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Max Liebermann

German Painter

Max Liebermann Photo
Movements and Styles: Impressionism, Realism, Art Nouveau

Born: July 20th, 1847 - Berlin, Germany

Died: February 8th, 1935 - Berlin, Germany

"Just as the artist - in Schiller's fine words - receives his rules from the object, meaning from nature, so should an art historian support his claims through the laws of the art work itself."

Summary of Max Liebermann

Liebermann is widely celebrated as both a forerunner of German Impressionism and as the founder of the influential avant-gardist Berlin Secession. Drawing on the techniques of French Impressionism and the Dutch Hague School, his naturalistic painting departed from the traditional methods and genres of academic German art. Galvanized by the paintings Édouard Manet and Edgar Degas, he began to experiment more and more with light and color on canvas. But while his formal approach became secondary to subject matter (as it was for the French masters), Liebermann always remained true to the narrative traditions of German art. Indeed, his art drew upon a wide range of subjects, from the travails of hard manual labor, to the leisure pastimes of bourgeois German society. In the autumn of his career, Liebermann led the Berlin Academy, and was elected its president until the Nazis came to power and forced him to resign his position shortly before his death.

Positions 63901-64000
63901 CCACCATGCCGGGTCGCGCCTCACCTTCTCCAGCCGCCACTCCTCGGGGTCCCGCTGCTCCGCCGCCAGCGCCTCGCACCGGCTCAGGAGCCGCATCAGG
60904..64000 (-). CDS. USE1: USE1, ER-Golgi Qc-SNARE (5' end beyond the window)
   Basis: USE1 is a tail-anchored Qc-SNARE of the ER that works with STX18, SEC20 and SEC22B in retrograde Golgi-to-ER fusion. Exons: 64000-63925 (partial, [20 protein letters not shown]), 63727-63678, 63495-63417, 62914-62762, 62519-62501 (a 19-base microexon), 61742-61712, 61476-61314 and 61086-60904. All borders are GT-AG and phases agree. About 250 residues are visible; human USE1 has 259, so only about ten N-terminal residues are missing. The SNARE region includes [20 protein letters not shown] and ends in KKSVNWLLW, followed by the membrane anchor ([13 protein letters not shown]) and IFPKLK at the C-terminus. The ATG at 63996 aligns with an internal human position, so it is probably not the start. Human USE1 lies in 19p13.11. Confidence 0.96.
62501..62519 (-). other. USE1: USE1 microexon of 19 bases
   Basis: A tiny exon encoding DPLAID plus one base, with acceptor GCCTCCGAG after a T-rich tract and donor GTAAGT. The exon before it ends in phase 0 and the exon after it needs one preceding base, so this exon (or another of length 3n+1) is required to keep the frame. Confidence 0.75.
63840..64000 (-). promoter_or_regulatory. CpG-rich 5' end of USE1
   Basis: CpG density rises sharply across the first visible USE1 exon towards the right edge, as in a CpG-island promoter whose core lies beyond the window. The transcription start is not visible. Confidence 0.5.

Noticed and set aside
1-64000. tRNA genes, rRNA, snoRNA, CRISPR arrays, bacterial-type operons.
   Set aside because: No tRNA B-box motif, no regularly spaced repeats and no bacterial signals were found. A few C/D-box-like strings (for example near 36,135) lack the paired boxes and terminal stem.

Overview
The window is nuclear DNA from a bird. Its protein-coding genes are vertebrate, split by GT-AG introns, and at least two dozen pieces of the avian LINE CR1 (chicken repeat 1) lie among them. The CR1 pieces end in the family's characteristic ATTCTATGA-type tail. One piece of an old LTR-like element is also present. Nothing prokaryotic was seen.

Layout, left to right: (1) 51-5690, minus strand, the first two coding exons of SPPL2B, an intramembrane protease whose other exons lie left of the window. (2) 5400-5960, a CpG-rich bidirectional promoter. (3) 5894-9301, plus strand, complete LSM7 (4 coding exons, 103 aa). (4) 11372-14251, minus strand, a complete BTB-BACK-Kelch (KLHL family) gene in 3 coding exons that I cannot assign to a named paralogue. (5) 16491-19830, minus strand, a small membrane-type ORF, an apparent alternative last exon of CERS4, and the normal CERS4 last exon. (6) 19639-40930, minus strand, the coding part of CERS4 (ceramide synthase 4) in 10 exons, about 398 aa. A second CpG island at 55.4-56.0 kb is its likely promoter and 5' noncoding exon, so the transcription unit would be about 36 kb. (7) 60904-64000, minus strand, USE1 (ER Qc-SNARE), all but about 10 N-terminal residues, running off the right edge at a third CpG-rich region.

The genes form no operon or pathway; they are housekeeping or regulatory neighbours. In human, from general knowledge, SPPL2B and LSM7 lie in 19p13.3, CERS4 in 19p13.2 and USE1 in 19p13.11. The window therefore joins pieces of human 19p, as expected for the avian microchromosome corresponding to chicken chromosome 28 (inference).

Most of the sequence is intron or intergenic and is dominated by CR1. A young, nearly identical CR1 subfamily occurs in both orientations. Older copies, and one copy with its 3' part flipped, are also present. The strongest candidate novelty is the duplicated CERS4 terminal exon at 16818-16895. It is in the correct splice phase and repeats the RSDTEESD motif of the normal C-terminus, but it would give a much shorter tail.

Key Ideas

One of Liebermann's key influences and mentors was Jean-Francois Millet, co-founder of the French Barbizon School. His adopted thus the painterly codes of naturalism which permeate his early paintings of rural peasant life and of the hardships of manual "workhouse" labor. Yet Liebermann was able to transform his material into something more personal without resorting to the glorification of his subjects (as was the charge often levelled at Millet).
Liebermann left behind his early commitment to Realism in favor of a more spontaneous, impressionistic approach. He addressed himself to the challenge of representing the themes of the urban leisure and recreational activities of Berlin's bourgeois classes with a new vivacity. In his new commitment to representing what was familiar in a new way, he turned towards a more varied color palette which he applied using less refined brush strokes.
A thematic feature of Liebermann's later period was his liking for open spaces. Liebermann tended to resist painting pure landscapes, however, preferring to punctuate his scenery with spontaneous observational, or "anecdotal", details and movement. This narrative characteristic in Liebermann's work has sometimes seen him associated with the German Realist Adolph Menzel who was known for his keen senses of observation and his skill at capturing the essence of everyday German life.
In addition to his narrative paintings, Liebermann is less well known as a painter of portraits, this despite the fact that he accepted over 200 commissioned portraits of distinguished figures from the fields of commerce, science and politics during his lifetime. His most famous sitters were the world-renowned physicist Albert Einstein, and the second president of the Weimar Republic, Paul Von Hindenburg.
Max Liebermann Life and Legacy

The second child of four, Max Liebermann was born in 1847 in Berlin to Louis Liebermann, a wealthy Jewish manufacturer, banker and councilor, and Philippine Liebermann (née Haller). In 1860, The Liebermann family bought the "Dannenberg'sche Kattun-Fabrik", one of the leading

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